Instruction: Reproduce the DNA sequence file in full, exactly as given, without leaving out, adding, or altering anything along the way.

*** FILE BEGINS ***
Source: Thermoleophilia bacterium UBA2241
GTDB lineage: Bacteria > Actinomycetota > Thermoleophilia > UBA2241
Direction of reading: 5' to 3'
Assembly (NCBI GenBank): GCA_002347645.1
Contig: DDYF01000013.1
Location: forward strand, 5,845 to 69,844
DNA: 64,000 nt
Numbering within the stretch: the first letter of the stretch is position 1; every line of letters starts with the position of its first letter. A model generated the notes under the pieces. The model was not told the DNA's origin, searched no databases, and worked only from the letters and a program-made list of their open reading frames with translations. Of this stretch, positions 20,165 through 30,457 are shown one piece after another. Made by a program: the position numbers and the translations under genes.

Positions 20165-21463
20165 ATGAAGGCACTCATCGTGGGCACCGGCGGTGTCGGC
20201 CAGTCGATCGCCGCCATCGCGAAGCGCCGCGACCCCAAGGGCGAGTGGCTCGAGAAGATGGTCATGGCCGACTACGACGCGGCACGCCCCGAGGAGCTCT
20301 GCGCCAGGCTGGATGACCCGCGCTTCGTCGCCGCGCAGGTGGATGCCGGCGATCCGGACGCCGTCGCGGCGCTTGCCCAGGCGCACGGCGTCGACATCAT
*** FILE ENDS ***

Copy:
Source: Thermoleophilia bacterium UBA2241
GTDB lineage: Bacteria > Actinomycetota > Thermoleophilia > UBA2241
Direction of reading: 5' to 3'
Assembly (NCBI GenBank): GCA_002347645.1
Contig: DDYF01000013.1
Location: forward strand, 5,845 to 69,844
DNA: 64,000 nt
Numbering within the stretch: the first letter of the stretch is position 1; every line of letters starts with the position of its first letter. A model generated the notes under the pieces. The model was not told the DNA's origin, searched no databases, and worked only from the letters and a program-made list of their open reading frames with translations. Of this stretch, positions 20,165 through 30,457 are shown one piece after another. Made by a program: the position numbers and the translations under genes.

Positions 20165-21463
20165 ATGAAGGCACTCATCGTGGGCACCGGCGGTGTCGGC
20201 CAGTCGATCGCCGCCATCGCGAAGCGCCGCGACCCCAAGGGCGAGTGGCTCGAGAAGATGGTCATGGCCGACTACGACGCGGCACGCCCCGAGGAGCTCT
20301 GCGCCAGGCTGGATGACCCGCGCTTCGTCGCCGCGCAGGTGGATGCCGGCGATCCGGACGCCGTCGCGGCGCTTGCCCAGGCGCACGGCGTCGACATCAT